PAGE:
For tests can be run the python packages yaml and psutil need to be installed.
This can be done using pip as follows:
pip install pyyaml psutil
Before executing tests, make sure that your build has been configured
with the value of
MCRL2_ENABLE_TESTS set to
YES and that
the toolset has been compiled.
To conduct the tests specified in the build tree execute:
Specific tests can be run by using
ctest. Below some examples are given.
To displays the list of tests, without running them, execute:
ctest -N .
To execute the 2nd up until the 5th test targets, execute:
ctest -I2,5 .
To execute tests targets that match the description “FOO”, execute:
ctest -R FOO .
For additional help, run:
The toolset contains several types of regression tests. These tests are
automatically executed on a continuous integration service to maintain the
quality of the toolset, for information see Regression testing with TeamCity. First of
all, each library contains a test directory consisting of several
files in which unit and integration tests are defined using the unit testing
framework of the Boost library. Existing tests give an idea on how the tests are
There are also tests which execute the compiled tools themselves and check for
errors in the results. Here, we have random tests that generate random (P)BES or
mCRL2 specifications. See the section below for a detailed description of their
setup and how to declare new tests. There are also regression tests with
concrete specifications as input for issues that have been reported in the past
or that have been observed during development. Regression tests are located in
tests/regression/ directory and use a similar setup as random
All tests are set up such that they can be executed locally by using ctest. For example, by executing ctest -j8 in the build directory we can run all test on eight cores. This can take more than an hour to complete. Furthermore, using the -R option we can only execute tests that contain the given string in their name.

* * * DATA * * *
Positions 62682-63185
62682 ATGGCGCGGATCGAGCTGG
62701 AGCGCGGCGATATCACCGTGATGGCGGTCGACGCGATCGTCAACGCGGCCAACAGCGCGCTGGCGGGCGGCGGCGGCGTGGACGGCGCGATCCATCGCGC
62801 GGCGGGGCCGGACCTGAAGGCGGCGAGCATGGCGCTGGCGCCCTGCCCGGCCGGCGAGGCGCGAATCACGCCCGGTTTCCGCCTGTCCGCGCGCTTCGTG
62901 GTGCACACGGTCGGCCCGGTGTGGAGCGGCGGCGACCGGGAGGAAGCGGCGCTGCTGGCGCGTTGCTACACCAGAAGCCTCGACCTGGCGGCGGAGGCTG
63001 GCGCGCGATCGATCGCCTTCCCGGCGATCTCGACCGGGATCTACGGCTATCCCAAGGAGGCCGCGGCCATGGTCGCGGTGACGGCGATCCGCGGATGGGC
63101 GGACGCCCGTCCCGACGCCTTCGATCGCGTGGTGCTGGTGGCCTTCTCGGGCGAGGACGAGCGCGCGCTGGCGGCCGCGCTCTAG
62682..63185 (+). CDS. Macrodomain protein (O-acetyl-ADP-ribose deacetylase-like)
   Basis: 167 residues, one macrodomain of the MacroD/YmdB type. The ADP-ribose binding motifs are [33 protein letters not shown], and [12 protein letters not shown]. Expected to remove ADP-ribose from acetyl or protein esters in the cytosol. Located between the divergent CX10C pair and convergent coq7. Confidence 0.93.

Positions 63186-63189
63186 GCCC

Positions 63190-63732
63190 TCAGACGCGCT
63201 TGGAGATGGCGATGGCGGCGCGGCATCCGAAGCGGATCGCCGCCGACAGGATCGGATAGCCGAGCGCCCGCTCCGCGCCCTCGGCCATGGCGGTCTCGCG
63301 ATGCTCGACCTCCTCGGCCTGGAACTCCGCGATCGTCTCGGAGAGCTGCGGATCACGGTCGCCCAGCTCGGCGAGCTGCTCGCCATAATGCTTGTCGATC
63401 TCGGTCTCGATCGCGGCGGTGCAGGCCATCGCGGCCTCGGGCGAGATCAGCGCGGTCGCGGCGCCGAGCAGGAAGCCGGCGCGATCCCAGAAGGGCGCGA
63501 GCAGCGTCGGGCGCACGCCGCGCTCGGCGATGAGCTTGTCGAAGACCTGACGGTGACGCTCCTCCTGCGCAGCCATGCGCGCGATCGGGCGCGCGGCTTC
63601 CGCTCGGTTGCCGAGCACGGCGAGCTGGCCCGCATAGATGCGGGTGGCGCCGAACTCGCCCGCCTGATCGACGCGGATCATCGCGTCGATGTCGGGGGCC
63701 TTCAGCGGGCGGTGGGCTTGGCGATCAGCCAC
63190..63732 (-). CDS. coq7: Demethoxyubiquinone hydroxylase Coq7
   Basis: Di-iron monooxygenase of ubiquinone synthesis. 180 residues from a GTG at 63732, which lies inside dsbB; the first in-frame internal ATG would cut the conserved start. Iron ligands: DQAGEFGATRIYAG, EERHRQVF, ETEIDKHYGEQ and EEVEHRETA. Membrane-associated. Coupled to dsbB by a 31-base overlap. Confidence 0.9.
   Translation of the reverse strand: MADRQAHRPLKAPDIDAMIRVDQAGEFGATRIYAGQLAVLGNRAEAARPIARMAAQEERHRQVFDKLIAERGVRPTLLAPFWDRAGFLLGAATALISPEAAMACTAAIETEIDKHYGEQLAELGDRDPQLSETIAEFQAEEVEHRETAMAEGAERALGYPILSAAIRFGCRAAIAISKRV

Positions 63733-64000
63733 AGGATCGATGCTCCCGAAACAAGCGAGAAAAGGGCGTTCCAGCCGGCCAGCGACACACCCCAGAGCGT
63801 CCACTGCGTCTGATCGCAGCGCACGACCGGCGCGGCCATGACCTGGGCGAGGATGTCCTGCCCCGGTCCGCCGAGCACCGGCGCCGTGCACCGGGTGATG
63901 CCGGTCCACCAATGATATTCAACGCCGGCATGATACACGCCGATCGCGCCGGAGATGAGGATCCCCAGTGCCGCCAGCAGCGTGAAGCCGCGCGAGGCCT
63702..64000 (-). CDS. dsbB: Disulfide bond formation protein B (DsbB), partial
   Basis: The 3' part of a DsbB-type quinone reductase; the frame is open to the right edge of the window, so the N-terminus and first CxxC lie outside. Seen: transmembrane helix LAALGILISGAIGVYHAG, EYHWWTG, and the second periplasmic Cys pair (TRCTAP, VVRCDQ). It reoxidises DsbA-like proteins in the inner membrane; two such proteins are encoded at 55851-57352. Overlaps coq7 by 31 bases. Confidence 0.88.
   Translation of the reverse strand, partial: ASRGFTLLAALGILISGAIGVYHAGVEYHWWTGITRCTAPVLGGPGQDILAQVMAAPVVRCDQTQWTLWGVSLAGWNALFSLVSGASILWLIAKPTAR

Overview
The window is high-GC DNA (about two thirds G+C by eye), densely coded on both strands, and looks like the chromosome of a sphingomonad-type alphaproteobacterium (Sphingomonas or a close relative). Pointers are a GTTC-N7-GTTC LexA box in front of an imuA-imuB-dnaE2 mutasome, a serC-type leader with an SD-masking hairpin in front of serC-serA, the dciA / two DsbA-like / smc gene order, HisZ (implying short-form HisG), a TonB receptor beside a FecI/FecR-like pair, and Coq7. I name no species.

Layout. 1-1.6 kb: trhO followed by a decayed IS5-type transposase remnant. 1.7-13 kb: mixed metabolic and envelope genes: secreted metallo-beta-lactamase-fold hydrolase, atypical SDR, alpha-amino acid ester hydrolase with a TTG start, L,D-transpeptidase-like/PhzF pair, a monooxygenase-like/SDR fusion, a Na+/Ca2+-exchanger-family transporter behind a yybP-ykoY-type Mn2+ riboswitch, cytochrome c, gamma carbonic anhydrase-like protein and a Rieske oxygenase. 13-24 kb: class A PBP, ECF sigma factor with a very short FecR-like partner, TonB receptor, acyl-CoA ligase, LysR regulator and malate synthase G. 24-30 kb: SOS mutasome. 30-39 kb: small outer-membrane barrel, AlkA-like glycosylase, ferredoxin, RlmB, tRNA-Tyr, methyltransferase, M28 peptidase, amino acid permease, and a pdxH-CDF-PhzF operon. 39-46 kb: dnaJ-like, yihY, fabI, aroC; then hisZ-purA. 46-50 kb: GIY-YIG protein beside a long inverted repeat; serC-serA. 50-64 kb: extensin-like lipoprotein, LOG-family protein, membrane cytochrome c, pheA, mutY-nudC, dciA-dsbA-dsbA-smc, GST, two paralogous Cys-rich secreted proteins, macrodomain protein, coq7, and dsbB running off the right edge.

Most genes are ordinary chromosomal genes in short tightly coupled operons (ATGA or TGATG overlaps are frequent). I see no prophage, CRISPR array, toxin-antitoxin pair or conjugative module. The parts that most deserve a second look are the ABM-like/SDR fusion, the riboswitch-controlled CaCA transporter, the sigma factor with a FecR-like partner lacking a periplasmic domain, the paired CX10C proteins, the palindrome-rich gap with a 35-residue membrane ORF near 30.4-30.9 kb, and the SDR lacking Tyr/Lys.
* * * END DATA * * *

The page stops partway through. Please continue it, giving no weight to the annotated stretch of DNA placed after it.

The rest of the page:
The random tests are implemented by the
script. There are three types of random tests, modeled by the following classes:
ProcessTest - tests with a randomly generated process specification as input
PbesTest - tests with a randomly generated PBES as input
BesTest - tests with a randomly generated BES as input
In the constructor of each of these classes the parameters of the random generation are set.
To add a random test, the following steps must be taken:
Define a new class that inherits from one of those three. There are many examples of this in the script.
Optionally change the parameters of the random generation in the constructor.
Create a test specification in the directory tests/specification. This is a graph specified in YAML format, with three sections.
The section ‘tools’ contains nodes that represent tool invocations. For example the following specifies an invocation of the tool lps2pbes with inputs l2 (an LPS) and l5 (a modal formula), output l8 (a PBES) and with additional command line flag –structured:
input: [l2, l5]
The section ‘nodes’ contains nodes of the types below. These nodes are the inputs and outputs of tools:
mcrl2 - a process specification in text format
lps - a linearized process specification in .lps format
lts - an LTS in .lts format
aut - an LTS in .aut format
pbesspec - a PBES in text format
pbes - a PBES in .pbes format
mcf - a modal formula in text format
text - a text file
The section ‘result’ contains a python expression that is used to evaluate the result, for example:
result = t4.value['solution'] == t6.value['solution'] == t8.value['solution'] == (not t2.value['has-deadlock'])
Note that after a tool node has been executed, the results of the execution are put in the mapping value. The command line output of the execution is stored in the attributes stdout and stderr, so if needed this can also be used to determine the result of a test. There are many examples available in the directory tests/specifications. Moreover there is a python script draw.py that generates a graphical representation of the test. This is useful to check if the test has been specified correctly.
Add an entry in the mapping available_tests. For example:
'lpsconstelm' : lambda name, settings: LpsConstelmTest(name, settings)
The parameter settings is the dictionary that corresponds to the YAML file of the random test. This file has to be specified during construction of the class LpsConstelmTest.
The random tests can be run using commands like this:
--- run one repetition of all available tests ---
python3 random_testing.py -r1
--- run 5 repetitions of all tests that match the pattern parelm ---
python3 random_testing.py -pparelm -r5
--- run 10 repetitions of bessolve and keep the results ---
python3 random_testing.py -pbessolve -r10 -k
When a test results in Indeterminate, it means that there was either a timeout, or the memory limit was exceeded.